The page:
One issue that is somewhat germane to control styling is the issue of transparency and hit testing. Generally WPF just does the right thing for you. If, for example, you created a template for a Button that contained only an ellipse, the Button would only respond to a mouse click on the ellipse itself and not on the "corners" around the ellipse.
This works because the Button only gets mouse events on pixels where it has drawn something. This is usually what you want and what you would expect. There is a snag though.
The snag is characterized by the experience of a commenter on this site who was trying to get hit testing on a Canvas. He found that he couldn't get a mouse event to fire unless he set a background on the Canvas. In the context of the model I just described, this makes sense but can be frustrating.
We also hit similiar issues in control styles where we want hit testing on a region of the control that appears transparent. This might be the case in MenuItem or a ListBoxItem, where the item spans the width of some container but only has visible content in a portion of it.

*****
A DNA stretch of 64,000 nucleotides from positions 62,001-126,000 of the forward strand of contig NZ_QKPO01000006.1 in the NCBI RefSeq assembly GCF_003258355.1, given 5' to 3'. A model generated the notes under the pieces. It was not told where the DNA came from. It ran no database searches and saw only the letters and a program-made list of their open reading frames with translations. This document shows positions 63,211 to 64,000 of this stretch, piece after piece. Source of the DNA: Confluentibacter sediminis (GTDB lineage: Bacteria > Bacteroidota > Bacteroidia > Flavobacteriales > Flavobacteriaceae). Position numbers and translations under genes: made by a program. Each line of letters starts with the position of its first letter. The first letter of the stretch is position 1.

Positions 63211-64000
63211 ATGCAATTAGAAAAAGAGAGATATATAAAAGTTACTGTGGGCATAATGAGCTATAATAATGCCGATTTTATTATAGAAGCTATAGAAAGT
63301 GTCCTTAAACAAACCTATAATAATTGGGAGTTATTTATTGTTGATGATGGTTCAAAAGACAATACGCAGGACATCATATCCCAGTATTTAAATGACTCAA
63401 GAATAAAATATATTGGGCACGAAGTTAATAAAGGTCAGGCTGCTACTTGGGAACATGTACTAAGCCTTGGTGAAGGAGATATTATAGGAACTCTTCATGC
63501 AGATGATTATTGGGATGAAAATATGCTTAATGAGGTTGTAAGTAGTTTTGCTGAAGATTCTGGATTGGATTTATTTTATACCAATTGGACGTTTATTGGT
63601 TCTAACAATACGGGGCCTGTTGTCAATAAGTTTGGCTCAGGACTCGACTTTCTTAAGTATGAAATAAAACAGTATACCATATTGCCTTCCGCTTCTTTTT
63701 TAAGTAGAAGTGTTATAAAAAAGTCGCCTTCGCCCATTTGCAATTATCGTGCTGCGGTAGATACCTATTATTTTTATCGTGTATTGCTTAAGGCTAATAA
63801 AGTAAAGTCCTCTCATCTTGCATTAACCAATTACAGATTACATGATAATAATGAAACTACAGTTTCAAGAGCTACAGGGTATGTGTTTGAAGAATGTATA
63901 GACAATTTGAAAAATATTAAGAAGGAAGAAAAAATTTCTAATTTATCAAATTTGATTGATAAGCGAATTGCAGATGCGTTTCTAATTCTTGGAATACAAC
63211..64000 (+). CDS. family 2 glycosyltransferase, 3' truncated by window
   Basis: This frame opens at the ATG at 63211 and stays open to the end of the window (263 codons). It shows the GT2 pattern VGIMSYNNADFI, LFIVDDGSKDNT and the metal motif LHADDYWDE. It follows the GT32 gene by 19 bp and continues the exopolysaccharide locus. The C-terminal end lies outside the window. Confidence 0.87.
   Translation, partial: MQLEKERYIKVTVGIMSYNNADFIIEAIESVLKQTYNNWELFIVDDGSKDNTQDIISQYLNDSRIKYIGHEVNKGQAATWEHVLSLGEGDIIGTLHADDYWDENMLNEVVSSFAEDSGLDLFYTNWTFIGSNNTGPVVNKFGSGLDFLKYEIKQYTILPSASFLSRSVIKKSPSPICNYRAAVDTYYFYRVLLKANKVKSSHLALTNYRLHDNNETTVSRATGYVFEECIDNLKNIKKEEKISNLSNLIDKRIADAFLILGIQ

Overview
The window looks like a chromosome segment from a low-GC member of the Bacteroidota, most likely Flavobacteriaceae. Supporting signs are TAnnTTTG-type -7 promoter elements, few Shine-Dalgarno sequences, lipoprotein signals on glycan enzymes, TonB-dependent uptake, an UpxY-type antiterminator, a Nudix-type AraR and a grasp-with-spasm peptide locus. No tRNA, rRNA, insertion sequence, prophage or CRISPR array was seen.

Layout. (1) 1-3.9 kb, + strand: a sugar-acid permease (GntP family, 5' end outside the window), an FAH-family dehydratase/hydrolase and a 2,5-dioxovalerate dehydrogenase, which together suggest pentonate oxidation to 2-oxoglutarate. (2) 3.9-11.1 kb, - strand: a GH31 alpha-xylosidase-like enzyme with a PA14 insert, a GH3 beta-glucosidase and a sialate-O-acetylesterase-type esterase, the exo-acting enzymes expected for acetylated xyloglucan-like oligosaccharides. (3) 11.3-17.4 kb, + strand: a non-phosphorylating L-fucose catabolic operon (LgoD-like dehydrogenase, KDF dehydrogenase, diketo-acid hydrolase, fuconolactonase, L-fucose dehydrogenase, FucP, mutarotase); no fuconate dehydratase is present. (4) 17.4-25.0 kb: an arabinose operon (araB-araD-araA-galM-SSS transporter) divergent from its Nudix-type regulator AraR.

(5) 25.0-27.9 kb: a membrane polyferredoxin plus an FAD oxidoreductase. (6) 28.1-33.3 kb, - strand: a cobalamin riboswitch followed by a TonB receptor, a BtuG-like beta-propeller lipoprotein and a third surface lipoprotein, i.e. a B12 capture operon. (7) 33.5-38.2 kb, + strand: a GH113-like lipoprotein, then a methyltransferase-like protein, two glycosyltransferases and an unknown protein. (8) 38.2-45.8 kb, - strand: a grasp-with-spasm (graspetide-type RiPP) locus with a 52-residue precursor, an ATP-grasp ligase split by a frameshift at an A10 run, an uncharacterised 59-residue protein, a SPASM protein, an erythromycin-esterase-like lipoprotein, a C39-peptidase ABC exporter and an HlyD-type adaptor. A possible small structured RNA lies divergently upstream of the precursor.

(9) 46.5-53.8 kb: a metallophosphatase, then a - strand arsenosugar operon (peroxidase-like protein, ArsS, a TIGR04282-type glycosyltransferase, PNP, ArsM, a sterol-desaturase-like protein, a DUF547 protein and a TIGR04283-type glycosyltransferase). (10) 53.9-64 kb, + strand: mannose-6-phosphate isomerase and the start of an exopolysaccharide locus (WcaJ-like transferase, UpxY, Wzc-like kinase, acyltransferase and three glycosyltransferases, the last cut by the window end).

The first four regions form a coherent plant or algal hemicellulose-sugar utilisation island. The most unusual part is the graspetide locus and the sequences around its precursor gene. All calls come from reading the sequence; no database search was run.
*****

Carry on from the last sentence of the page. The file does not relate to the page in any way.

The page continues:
The work around is the magic system brush called Transparent. This actually maps to the color "#00000000" and the two can be used interchangably. In fact, the only important thing here is that the value is non-null and the alpha value (the first two digits in the hex representation) is zero. By making it non-null, we enable hit testing. By making the alpha zero, we prevent it from actually drawing anything.
You can see this work in a simple example by creating two buttons and setting the background of one to null and the other to Transparent. They will look the same but behave differently.